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What is a Sentence? (4 Types of Sentences)

Sentences are groups of words that communicate a complete thought, and contain a subject and a predicate.

Last updated on February 20th, 2024 at 04:10 am



What is a sentence?

When we speak, write, or even think, we do so in words (obviously). Words grouped together that form coherent thoughts are sentences. A sentence includes a subject and a predicate:  

Ben is away on vacation.

Jack sat in the corner.

What a cold night it is!

Sentences must include a subject (who or what the sentence is about, or references) and a predicate (which tells us something about the subject, or what the subject is doing). In other words, when we speak, we must say something about something—this is a sentence.

Types of sentences

The four types of sentences are:

1. Declarative sentence (those that make statements or assertions, e.g., “I love chocolate“, “blue is my favourite colour“)

2. Interrogative sentence  (those that ask a question, e.g., ‘where do you live?‘, ‘what time is it?‘)

3. Imperative sentence (those that make a command or request, e.g., ‘go to bed early tonight and get some rest’, ‘call me as soon as you get home.’

4. Exclamative sentence (those that make an exclamation, ‘I lost my phone!‘, ‘you scared me to death!‘)

Declarative sentences

Declarative sentences provide information or make a statement. They are the most common type of sentence and can be used to express facts, opinions, observations, or ideas. See some examples of declarative sentences:

1. The sun is shining brightly today.

2. I like to drink coffee in the morning.

3. She is a talented musician.

4. He lives in a small apartment near the city center.

5. The Earth revolves around the sun.

These sentences all express a statement or fact in a straightforward manner, without posing a question or giving a command. They can be affirmative or negative, and they can vary in length and complexity depending on the information being conveyed.

Interrogative sentences

Interrogative sentences are sentences that ask a question. They typically begin with a question word (who, what, when, where, why, how) or an auxiliary verb (is, are, can, do, will) and end with a question mark. Here are some examples of interrogative sentences:

1. What time is it?

2. Have you seen my keys?

3. Where did you go on vacation last year?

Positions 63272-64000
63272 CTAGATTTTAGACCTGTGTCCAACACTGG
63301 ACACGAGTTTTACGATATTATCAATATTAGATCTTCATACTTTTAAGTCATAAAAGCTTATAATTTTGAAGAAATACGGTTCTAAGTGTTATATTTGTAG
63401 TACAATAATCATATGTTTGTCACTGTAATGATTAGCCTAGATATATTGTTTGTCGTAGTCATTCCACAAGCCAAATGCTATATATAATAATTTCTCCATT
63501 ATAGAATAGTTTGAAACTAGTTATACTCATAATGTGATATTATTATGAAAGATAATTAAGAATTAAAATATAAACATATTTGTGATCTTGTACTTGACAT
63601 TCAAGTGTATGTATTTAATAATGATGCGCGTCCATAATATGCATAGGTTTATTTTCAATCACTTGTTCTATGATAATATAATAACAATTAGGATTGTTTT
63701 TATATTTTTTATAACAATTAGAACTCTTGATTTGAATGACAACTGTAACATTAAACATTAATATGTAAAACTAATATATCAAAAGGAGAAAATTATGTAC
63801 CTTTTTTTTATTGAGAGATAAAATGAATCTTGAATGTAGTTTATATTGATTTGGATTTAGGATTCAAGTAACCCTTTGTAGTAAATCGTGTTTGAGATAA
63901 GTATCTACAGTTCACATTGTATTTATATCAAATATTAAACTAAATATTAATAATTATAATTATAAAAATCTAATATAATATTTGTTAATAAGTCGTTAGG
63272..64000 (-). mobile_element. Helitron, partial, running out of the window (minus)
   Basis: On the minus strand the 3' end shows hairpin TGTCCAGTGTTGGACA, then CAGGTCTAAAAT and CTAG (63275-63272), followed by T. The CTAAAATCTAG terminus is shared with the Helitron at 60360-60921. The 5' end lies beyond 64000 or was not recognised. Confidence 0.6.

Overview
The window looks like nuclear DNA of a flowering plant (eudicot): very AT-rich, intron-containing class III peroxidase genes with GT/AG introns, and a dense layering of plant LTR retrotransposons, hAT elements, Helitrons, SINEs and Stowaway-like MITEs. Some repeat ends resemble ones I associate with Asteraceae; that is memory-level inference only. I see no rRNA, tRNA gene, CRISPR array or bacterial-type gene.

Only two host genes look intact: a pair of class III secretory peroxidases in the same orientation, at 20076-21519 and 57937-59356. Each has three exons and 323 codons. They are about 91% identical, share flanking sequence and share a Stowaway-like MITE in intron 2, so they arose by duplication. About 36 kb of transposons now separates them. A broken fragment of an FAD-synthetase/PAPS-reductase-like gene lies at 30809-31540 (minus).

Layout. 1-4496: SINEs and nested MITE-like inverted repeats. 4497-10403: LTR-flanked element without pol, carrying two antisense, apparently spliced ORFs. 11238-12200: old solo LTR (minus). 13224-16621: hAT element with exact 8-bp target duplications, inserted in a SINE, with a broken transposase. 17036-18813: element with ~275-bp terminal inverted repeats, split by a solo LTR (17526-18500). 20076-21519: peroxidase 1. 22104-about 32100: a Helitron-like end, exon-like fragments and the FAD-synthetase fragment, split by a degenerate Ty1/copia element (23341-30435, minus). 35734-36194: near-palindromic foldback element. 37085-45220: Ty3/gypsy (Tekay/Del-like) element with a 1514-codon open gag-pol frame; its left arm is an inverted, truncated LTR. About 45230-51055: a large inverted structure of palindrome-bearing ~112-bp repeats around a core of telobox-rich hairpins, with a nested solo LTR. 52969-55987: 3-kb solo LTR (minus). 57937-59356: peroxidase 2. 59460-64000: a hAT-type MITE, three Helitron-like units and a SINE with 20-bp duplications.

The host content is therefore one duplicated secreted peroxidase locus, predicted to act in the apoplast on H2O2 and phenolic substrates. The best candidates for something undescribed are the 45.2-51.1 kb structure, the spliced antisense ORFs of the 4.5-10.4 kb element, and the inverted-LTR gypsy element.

4. Can you speak Spanish fluently?

5. Why are you so upset?

These sentences all ask a question and seek information or clarification from the listener or reader. The tone of an interrogative sentence can range from curious to demanding, depending on the situation and the speaker’s intent.

Imperative sentences

Imperative sentences are sentences that give a command or make a request. They are usually structured without a subject (you) and begin with a verb or a verb phrase. Here are some examples of imperative sentences:

1. Stop talking and listen to me.

2. Pass me the salt, please.

3. Don’t touch that hot stove!

4. Open the window to let some fresh air in.

5. Come here and give me a hug.

These sentences are used to give commands, make requests, or offer advice to the listener or reader. They can be forceful or polite, depending on the tone and context of the situation. Imperative sentences are often used in instructions, manuals, signs, and other forms of communication that require direct action from the recipient.

Exclamatory sentences

Exclamatory sentences are sentences that express strong feelings or emotions. They are usually structured with an exclamation point at the end and can be formed with a variety of words and sentence structures. Here are some examples of exclamatory sentences:

1. What a beautiful day!

2. I can’t believe I won the lottery!

3. That was an amazing performance!

4. Help! I’m stuck in here!

5. Oh no! I left my phone at home!

These sentences express strong emotions, such as surprise, joy, fear, or admiration. They can be used to emphasize a point, convey excitement, or simply express a feeling in an enthusiastic way. The tone of an exclamatory sentence can vary from dramatic to lighthearted, depending on the situation and the speaker’s intent.

Keep on learning! It’s encouraged.



Sources

  1. P.C. Wren’s High School English Grammar and Composition.

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